There are also preliminary discussions around a controversial ban on assault-style weapons and requiring waiting periods for gun purchases. Other ideas in the works include strengthening background checks, allowing cities to pass stricter gun laws than the state and putting money into an educational campaign about the state’s existing red flag gun law.

Doesn’t Colorado already have universal background checks? Why didn’t that stop the alleged Boulder shooter from purchasing a firearm?

Colorado does have a state requirement for background checks for all Federal Firearm Licensed dealer and private sales. The law came in response to the Aurora theater shooting. Ahmad Al Aliwi Alissa, the alleged Boulder shooter, was arrested in 2017 for a misdemeanor 3rd degree assault, but that would not have prevented him from purchasing a weapon.

Felony convictions and domestic violence misdemeanors that surface during a background check would prevent a firearm purchase.

How many Coloradans are denied a gun sale due to a failed background check each year?

The number of failed background checks varies from year to year. In 2020, some 14,227 people were denied a firearm purchase due to a failed background check, according to Colorado Bureau of Investigation data.

Isn't it a violation of HIPPA to release mental health records?

The Health Insurance Portability and Accountability Act prevents sensitive medical information from being shared. But a January 2016 federal rule change allows for the disclosure of “identities of those individuals who, for mental health reasons, already are prohibited by Federal law from having a firearm” to the National Instant Criminal Background Check System, which Colorado uses.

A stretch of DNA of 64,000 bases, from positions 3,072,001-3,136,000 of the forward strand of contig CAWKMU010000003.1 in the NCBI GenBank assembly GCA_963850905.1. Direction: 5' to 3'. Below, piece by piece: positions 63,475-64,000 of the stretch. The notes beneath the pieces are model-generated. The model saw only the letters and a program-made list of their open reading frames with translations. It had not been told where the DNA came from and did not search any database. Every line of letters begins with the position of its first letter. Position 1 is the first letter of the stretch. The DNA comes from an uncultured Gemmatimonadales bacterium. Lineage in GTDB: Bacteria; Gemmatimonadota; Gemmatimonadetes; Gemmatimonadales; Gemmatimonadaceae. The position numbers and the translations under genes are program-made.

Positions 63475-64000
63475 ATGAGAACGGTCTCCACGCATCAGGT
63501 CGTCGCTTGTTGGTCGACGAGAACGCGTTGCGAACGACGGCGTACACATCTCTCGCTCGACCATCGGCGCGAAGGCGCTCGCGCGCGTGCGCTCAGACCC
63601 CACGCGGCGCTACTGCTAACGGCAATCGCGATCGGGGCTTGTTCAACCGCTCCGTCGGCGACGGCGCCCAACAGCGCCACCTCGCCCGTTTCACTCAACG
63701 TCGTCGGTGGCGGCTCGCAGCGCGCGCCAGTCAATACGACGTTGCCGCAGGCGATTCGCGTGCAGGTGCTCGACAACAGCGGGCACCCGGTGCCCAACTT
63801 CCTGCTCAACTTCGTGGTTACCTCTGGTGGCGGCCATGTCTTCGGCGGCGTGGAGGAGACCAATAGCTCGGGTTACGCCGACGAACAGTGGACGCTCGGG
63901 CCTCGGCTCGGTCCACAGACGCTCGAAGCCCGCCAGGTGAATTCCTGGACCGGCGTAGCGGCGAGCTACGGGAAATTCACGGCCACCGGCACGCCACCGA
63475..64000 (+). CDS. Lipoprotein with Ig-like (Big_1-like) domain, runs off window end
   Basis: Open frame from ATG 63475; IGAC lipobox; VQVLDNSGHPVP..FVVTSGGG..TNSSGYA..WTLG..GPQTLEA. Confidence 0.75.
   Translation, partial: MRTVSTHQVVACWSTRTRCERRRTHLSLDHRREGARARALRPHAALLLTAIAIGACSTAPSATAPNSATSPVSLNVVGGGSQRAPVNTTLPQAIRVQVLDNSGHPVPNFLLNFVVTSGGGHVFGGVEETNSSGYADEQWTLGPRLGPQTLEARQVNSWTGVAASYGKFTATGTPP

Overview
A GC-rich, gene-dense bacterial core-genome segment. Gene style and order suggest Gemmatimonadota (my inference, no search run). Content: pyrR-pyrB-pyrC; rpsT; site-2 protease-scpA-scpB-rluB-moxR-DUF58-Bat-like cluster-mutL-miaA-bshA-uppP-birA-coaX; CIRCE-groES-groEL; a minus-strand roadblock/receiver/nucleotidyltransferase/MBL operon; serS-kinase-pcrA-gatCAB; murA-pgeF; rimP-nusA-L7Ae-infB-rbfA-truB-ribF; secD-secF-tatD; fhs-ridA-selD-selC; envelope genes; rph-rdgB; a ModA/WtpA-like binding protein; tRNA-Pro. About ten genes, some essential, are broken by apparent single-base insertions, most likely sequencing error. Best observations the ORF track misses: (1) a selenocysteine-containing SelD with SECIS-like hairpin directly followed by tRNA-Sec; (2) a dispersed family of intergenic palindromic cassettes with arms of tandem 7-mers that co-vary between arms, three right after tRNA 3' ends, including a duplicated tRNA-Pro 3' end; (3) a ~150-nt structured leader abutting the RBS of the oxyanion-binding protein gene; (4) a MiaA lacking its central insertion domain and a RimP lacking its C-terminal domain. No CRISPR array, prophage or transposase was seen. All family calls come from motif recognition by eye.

The rule “applies only to a small subset of HIPAA covered entities that either make the mental health determinations that disqualify individuals from having a firearm,” according to the U.S. Department of Health and Human Services

How many gun shops are there in Colorado?

As of January 2021, there are 2,176 entities holding Federal Firearms Licenses in the state of Colorado, according to the Bureau of Alcohol, Tobacco, Firearms and Explosives. These are not limited to brick-and-mortar locations but can also be individuals who are licensed to deal firearms.

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What is the Colorado largest magazine - gun and rifle - capacity?

Colorado lawmakers limited magazines to 15 rounds in response to the Aurora theater shooting in 2013. The shooter then fired on the theater crowd with a 100-round magazine.

Why is the gun lobby so powerful?

Second Amendment advocates and groups have largely been successful at stopping gun law reform at the federal level. They’re able to raise large amounts of funds and back certain candidates. But in Colorado, state lawmakers have actively passed gun restrictions over the past 10 years. Firearms are deeply ingrained in the state’s culture, and the 2013 changes to gun laws did lead to the historic recall of two state senators.

More recently, however, several recall attempts in 2019 where supporters cited the red flag law as one driving reason fizzled out and Rocky Mountain Gun Owners, a firearms lobby, changed leadership after all the candidates they backed in the 2020 election went down in defeat.

Define what “open carry” means in Colorado.

Colorado law allows for individuals to openly carry and display handguns and long rifles without special permits. Local governments have the authority to pass ordinances that prohibit open carry in certain buildings or public spaces. Denver, for example, has an ordinance banning open carry throughout the city